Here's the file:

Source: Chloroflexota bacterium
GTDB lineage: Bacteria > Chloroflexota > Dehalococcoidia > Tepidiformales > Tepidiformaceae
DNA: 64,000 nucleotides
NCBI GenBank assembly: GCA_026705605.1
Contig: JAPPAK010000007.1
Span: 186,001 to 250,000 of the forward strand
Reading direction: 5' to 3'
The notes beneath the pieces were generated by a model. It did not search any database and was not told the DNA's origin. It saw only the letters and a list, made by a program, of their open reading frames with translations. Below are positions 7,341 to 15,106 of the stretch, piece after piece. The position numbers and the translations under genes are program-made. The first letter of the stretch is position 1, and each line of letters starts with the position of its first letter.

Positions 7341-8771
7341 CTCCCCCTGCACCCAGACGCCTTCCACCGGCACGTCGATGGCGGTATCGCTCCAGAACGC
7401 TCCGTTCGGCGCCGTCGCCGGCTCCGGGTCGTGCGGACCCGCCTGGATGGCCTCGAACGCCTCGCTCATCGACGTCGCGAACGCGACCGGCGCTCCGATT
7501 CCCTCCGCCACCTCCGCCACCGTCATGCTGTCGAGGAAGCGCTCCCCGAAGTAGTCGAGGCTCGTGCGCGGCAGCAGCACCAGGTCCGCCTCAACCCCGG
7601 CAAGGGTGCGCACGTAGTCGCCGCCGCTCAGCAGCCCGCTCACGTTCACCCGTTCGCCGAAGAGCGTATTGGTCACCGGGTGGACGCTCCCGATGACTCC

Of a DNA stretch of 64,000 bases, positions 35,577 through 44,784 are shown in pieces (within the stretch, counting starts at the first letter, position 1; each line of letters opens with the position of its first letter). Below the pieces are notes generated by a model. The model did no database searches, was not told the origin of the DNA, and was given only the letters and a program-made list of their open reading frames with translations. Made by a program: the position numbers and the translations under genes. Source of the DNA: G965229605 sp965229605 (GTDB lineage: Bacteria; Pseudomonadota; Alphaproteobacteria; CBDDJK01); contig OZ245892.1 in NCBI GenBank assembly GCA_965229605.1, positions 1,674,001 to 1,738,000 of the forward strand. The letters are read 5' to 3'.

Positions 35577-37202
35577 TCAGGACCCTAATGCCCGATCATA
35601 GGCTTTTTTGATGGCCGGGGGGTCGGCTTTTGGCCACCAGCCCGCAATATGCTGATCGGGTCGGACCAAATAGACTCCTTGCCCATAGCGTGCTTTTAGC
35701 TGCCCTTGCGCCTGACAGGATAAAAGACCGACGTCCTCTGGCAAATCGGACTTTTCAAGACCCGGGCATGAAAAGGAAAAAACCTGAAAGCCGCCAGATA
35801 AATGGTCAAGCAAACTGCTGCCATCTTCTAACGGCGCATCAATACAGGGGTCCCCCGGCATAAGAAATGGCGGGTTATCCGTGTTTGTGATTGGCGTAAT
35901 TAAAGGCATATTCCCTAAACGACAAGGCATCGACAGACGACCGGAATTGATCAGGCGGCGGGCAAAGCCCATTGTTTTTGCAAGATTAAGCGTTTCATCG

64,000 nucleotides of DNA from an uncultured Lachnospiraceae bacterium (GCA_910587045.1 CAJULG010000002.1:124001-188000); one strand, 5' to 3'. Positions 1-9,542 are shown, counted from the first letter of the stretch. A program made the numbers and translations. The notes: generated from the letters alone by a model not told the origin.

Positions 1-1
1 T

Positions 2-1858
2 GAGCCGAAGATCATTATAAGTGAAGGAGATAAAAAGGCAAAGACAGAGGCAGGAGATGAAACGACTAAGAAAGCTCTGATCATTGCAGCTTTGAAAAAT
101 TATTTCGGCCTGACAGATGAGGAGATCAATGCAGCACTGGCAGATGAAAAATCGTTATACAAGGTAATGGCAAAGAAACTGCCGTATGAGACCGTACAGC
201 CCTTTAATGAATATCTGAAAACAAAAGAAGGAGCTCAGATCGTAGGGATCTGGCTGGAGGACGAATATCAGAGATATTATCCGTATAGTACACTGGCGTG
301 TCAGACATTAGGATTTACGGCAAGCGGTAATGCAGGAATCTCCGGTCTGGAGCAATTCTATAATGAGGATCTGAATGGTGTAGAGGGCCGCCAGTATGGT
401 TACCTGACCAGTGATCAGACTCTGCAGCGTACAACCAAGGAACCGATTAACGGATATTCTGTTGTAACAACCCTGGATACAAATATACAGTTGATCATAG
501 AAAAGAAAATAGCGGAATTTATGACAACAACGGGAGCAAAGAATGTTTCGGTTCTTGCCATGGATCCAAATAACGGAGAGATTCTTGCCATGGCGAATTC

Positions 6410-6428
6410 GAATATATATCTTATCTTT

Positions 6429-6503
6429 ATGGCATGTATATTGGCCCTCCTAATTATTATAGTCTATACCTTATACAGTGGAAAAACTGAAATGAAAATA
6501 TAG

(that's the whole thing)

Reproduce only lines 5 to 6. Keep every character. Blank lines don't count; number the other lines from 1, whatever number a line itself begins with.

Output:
Contig: JAPPAK010000007.1
Span: 186,001 to 250,000 of the forward strand